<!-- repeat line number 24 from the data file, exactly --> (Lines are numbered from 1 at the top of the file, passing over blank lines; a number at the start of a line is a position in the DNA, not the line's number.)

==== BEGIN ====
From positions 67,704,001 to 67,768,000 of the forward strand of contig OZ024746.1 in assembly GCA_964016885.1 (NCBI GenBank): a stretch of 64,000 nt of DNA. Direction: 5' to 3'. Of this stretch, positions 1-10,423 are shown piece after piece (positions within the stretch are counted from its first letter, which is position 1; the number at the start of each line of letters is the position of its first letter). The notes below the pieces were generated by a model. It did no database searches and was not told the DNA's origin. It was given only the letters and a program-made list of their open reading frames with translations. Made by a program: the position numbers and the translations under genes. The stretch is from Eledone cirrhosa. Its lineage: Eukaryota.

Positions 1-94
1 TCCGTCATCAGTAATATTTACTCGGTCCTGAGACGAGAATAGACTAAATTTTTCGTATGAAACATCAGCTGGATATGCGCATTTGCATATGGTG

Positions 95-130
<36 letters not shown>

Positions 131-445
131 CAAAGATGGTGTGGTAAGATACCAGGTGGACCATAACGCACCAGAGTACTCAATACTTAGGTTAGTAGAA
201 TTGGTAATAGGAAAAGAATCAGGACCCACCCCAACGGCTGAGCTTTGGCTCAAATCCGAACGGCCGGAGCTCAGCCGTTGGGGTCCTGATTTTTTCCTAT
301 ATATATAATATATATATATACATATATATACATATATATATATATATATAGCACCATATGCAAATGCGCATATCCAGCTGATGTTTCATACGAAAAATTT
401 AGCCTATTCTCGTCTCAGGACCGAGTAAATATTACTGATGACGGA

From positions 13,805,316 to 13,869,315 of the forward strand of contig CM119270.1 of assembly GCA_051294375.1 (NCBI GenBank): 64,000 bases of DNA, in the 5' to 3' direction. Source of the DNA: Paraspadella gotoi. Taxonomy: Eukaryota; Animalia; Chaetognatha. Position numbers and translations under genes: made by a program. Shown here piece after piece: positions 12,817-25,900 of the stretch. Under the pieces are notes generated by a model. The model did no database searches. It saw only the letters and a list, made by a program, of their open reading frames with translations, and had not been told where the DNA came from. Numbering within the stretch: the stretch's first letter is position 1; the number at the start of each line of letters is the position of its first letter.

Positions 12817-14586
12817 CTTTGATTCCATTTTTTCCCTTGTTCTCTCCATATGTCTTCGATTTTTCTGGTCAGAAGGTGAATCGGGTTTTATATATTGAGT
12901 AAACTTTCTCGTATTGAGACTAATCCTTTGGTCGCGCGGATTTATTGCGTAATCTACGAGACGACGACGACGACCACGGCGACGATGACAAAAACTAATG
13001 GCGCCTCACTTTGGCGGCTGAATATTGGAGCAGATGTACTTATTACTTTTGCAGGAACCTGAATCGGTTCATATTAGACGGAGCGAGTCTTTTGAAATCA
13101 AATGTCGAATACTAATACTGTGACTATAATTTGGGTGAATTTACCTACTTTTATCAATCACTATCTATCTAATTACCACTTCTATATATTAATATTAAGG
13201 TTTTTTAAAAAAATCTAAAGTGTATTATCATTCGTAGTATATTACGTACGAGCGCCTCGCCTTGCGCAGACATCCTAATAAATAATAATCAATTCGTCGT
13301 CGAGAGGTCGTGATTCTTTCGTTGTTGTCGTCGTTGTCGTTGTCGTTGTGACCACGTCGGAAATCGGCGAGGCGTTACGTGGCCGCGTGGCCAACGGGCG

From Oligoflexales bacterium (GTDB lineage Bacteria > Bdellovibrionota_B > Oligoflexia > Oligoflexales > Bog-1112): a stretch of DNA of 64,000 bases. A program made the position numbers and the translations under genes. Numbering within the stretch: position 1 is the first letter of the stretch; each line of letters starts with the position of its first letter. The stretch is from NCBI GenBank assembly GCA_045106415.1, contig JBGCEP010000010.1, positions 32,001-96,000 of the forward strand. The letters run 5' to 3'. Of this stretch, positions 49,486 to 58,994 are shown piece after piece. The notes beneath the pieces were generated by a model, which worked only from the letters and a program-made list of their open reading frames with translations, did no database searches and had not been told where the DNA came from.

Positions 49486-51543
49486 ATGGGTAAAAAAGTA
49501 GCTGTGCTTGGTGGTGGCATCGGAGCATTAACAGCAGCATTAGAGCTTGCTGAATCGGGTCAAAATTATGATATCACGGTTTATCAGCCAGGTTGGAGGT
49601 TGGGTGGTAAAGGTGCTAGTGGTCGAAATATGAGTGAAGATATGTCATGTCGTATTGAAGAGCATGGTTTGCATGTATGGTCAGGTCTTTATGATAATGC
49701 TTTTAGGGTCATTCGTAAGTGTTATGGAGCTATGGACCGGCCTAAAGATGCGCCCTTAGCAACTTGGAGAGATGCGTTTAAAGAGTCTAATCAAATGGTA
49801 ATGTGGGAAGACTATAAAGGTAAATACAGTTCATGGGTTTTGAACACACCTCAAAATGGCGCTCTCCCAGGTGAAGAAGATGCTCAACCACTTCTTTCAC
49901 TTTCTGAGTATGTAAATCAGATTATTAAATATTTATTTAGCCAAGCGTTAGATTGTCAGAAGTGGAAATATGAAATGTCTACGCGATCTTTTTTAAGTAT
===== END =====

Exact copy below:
49701 TTTTAGGGTCATTCGTAAGTGTTATGGAGCTATGGACCGGCCTAAAGATGCGCCCTTAGCAACTTGGAGAGATGCGTTTAAAGAGTCTAATCAAATGGTA